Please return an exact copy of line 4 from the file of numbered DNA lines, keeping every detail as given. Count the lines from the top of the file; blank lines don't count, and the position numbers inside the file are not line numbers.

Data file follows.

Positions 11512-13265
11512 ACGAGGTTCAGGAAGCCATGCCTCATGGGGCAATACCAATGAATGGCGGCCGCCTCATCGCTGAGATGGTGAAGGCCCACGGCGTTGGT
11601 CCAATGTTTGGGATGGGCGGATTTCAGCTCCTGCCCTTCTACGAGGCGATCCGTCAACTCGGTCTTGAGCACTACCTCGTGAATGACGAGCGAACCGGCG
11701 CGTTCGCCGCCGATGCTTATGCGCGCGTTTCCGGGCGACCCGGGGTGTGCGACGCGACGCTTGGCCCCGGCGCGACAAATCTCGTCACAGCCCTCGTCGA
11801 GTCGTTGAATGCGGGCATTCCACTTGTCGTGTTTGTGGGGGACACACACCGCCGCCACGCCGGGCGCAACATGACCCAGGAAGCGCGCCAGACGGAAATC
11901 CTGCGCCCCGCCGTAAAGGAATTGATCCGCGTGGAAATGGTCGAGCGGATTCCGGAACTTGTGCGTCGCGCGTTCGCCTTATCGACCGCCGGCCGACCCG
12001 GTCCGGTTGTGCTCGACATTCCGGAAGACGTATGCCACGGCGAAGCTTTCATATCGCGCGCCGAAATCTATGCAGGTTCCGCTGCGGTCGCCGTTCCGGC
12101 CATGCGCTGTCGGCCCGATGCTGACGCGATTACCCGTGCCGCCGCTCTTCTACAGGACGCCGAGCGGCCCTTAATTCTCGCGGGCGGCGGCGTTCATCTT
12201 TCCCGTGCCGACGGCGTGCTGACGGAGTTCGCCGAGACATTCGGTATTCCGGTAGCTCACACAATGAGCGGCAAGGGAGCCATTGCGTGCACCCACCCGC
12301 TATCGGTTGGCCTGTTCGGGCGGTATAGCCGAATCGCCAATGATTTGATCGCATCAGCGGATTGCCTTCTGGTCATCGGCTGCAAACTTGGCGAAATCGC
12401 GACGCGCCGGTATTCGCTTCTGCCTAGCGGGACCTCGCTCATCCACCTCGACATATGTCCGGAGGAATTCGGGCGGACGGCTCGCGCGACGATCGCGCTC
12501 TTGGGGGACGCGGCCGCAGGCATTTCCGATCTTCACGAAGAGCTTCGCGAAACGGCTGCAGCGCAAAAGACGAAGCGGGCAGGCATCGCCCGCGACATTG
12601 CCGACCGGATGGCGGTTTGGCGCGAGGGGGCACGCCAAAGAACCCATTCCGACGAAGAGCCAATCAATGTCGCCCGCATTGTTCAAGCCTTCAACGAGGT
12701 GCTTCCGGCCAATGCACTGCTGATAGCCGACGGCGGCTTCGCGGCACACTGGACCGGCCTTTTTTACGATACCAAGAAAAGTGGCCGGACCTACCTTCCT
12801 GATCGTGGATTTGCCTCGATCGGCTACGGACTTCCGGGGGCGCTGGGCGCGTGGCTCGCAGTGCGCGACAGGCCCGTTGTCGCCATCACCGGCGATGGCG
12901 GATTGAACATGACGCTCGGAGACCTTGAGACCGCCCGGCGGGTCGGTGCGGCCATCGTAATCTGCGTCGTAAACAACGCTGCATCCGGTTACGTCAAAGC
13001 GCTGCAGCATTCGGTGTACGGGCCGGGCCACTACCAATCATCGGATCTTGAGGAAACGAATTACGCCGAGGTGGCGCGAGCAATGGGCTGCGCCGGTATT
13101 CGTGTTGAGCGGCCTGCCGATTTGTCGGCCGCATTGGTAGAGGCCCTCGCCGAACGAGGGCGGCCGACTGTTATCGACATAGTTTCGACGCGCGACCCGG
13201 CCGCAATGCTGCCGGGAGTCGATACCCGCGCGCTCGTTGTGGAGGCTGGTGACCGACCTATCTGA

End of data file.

11701 CGTTCGCCGCCGATGCTTATGCGCGCGTTTCCGGGCGACCCGGGGTGTGCGACGCGACGCTTGGCCCCGGCGCGACAAATCTCGTCACAGCCCTCGTCGA